Just .03 percent of concealed carry permittees in Minnesota committed a gun crime last year.
That’s according to last week’s release from the Minnesota Department of Public Safety’s Bureau of Criminal Apprehension (BCA). The agency reports about 126 permit holders committed a gun crime out of the nearly 400,000 living in the state. The numbers show Minnesota concealed carriers commit gun crimes at a much lower rate than the national average.
The FBI’s National Incident-Based Reporting System found there were 246,893 gun crimes in 2021. That same year, the U.S. Census Bureau estimated there were 332,031,554 Americans. That means the average American was more than twice as likely to commit a gun crime than somebody licensed to carry a gun in Minnesota. The same trend holds within Minnesota itself, according to the same data.
Additionally, the fact that the FBI only details the use of guns in violent crimes while Minnesota’s report counts any crime where a gun is involved combined with poor compliance with the NIBRS’s voluntary data collection system (the agency notes on its website that only 66 percent of the population is covered by its data) suggests the gap between the average American and licensed gun carriers may be significantly wider.
The numbers suggest that those who obtain a concealed carry license, which requires a background check and firearms training in Minnesota, tend to be more law-abiding than the general public. The data from Minnesota and other states may curtail ongoing efforts in states like California and New York to restrict the issuance of concealed carry licenses.
The BCA report found people with permits committed 4,199 crimes overall. The agency said that was the highest number of crimes it has recorded among permit holders in a given year. However, it said that represented about one percent of all permit holders, which is in line with reporting from previous years.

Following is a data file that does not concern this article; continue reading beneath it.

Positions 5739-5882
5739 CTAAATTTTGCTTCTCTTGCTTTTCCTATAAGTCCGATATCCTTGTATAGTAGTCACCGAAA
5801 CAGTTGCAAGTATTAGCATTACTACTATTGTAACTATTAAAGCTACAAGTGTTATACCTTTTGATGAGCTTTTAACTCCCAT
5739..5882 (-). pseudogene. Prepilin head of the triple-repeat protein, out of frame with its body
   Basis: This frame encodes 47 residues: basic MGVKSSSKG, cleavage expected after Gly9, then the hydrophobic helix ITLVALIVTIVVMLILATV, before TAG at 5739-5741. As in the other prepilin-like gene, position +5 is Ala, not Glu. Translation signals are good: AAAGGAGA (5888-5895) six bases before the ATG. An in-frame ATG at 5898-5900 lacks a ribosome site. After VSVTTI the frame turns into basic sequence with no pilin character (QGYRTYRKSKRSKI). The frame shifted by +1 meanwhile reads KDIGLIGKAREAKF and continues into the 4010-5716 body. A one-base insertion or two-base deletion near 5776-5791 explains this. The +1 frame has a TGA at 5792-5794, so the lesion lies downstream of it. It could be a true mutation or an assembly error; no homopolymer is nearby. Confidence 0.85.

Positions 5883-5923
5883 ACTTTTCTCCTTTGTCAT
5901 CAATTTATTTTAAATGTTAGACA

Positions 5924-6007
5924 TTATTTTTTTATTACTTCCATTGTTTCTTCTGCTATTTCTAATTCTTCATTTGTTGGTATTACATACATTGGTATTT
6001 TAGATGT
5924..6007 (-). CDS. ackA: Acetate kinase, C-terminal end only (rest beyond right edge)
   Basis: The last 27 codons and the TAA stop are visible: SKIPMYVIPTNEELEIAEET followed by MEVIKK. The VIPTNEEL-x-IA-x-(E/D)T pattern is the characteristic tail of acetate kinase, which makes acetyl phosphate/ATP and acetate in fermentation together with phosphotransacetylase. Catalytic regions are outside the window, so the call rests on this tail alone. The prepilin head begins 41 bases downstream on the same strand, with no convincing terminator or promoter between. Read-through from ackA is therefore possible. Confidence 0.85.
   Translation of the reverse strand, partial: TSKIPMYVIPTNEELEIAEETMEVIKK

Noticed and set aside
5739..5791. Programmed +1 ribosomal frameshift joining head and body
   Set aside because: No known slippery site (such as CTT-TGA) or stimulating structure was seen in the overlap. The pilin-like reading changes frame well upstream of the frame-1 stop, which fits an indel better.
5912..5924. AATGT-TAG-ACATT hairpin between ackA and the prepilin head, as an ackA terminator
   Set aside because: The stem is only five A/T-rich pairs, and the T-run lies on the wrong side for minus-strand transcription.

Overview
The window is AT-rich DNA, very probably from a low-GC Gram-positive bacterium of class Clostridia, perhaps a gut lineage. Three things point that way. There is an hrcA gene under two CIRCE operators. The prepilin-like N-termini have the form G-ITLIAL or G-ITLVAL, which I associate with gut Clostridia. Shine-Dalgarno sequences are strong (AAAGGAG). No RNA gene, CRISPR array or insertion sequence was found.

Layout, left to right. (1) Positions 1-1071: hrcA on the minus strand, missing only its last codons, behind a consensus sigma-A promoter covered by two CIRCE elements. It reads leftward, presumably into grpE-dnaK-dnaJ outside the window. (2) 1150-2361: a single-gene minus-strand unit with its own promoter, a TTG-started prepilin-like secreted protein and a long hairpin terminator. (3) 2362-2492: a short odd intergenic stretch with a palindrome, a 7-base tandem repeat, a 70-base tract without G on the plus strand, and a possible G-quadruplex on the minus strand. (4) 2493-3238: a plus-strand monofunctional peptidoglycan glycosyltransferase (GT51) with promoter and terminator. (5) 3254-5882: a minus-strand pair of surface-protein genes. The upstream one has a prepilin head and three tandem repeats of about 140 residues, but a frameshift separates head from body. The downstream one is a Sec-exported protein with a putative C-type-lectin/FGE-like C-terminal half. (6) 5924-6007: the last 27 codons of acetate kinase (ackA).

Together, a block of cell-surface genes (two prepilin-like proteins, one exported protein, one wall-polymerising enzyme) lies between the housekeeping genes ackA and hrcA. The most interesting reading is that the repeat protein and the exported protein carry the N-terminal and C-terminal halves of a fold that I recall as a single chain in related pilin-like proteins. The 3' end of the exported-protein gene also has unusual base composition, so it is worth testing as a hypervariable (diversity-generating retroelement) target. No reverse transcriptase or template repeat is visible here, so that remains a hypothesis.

“More than 60 percent were DWIs or other traffic offenses,” BCA said in the release. “15 percent were from the ‘Other’ category, which includes both less serious offenses such as city ordinance violations and DNR hunting, fishing and recreational vehicle violations and less common but more serious offenses such as stalking and riot.”
The general crime rate of Minnesota concealed carry permittees also compares well against the average Minnesotan. The FBI reported 133,991 crimes in the state during 2021, while the Census Bureau reported just over 5.7 million residents. That puts the general crime rate about twice as high as the rate for permittees.
BCA said Minnesota issued 65,257 gun-carry permits in 2022, down from a record 106,488 the year before. At the same time, 177 permits were suspended, 27 revoked, 1,414 voided, and 866 denied.
UPDATE 3-10-2023 10:09 AM EASTERN: This piece has been updated to correct two typos. BCA reported about 126 gun crimes by permit holders, not 1,260. Additionally, Minnesota’s population is just over 5.7 million. The math in the article was based on the correct number but we initially published the larger figure.